50% of pilots are now grounded due to COVID travel slump

Well, perhaps it’s not the most shocking news, but it has been confirmed: 2020 sucked for travel, especially so for those who work in the industry.

In the first worldwide survey of the aviation industry since the crisis began, it was discovered that more than half of airline pilots across the globe were no longer flying for a living. Participants were surveyed from a wide range of countries.

The survey was thought up and carried out by a specialist aviation and pilot recruitment agency named ‘Goose’, in partnership with aviation publisher FlightGlobal. The survey was designed to better understand and capture the devastating effects COVID-19 has had on airline pilots, and involved surveying almost 2,600 pilots and flight crew.

In the survey, 30 percent described themselves as currently unemployed, with a further 17 percent saying they have been furloughed.

Another 6 percent answered that they are still employed, but in a non-flying role, and four percent said they have found work but in another industry.

Those numbers mean that around 43% of pilots are actually working in the job they trained so hard for.

The online report comes 12 months after a previous survey by Goose and FlightGlobal revealed that pilots – though admitting occasional challenges of stress and achieving a better work-life balance – were enjoying a strong global demand for their services.

The results of the newest survey, which was undertaken in October, quantify what we have all known for a while – the tourism industry has been decimated, with huge economic and psychological impacts on those that work in it.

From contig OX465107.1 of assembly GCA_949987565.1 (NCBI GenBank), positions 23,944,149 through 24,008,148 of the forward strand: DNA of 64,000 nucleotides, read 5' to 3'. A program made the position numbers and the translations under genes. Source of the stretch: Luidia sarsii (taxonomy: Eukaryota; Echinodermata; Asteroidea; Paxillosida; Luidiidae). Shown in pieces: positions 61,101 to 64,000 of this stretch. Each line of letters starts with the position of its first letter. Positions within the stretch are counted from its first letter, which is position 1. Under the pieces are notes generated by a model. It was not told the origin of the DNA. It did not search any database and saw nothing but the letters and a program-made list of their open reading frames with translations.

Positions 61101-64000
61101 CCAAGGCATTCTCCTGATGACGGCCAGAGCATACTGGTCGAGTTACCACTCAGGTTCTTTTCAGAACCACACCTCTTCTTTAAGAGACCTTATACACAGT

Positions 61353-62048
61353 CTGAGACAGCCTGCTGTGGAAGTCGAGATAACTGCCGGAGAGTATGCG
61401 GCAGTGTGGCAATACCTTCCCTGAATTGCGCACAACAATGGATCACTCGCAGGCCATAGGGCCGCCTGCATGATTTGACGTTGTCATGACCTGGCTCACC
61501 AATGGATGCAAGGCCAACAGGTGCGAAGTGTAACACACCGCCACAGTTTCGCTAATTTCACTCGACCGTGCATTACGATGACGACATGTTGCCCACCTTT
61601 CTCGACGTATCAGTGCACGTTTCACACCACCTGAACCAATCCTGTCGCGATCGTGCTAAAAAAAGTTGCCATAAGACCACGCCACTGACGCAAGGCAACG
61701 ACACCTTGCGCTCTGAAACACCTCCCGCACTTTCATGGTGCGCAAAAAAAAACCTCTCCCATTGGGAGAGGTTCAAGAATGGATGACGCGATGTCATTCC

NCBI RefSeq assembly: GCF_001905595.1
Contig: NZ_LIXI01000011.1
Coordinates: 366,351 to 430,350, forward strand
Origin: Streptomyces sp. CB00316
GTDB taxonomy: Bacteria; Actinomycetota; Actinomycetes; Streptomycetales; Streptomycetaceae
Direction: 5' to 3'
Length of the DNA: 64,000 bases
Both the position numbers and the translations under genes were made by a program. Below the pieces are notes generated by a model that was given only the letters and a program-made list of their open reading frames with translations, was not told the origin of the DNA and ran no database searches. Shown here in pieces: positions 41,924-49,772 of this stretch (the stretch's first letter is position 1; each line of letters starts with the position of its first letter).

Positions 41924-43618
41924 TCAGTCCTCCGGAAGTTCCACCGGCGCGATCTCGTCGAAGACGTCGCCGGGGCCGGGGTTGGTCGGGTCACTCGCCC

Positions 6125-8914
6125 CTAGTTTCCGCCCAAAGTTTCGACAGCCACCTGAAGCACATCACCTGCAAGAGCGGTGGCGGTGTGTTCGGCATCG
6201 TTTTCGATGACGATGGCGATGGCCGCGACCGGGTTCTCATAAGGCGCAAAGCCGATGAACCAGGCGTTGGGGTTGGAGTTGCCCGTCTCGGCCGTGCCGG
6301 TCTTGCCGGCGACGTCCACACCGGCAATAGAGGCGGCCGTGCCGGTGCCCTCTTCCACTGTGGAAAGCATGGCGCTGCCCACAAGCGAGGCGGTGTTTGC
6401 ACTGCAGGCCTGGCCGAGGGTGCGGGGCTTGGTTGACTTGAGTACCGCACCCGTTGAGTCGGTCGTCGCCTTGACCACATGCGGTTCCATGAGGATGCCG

Of the pilots surveyed, two-thirds answered they are actively looking for new employment as pilots; however, the high number of jobseekers means that the market is oversaturated.

More than 8 in 10 said they would take a pay cut if it meant they could keep doing their job. Statistics like this are very troubling, meaning that as the industry recovers, workers may be forced to expect much lower wages or worse conditions.

The survey also asked questions such as whether pilots would recommend their career to young people, when pilots think the recovery in the market will come and how valued they feel by their employers.

Katie Mann, global recruitment sales manager for FlightGlobal, said the results really spoke for themselves.

“It is simply a shocking reality of the state of the aviation industry that more than half of the world’s pilots are not employed as pilots and flying as they have trained to do so.”


‘New’ Heathrow Express trains unveiled, no more step-free access

Late last year we showed you a sneak peak of the new Heathrow Express trainsets, after the decision was made to upgrade the network.

The specially converted GWR Class 387 trains will replace the current Class 332 fleet, which have been in service for 22 years carrying more than 115 million passengers over 44 million miles.

The 12-strong fleet have been refurbished to ‘meet the operators standards’. Heathrow Express remains under Heathrow management, however the new trains will be operated by GWR.

The journey time will remain at 15 minutes, however the frequency at which the service is running has dropped from four times an hour to twice an hour (in large part due to travel restrictions).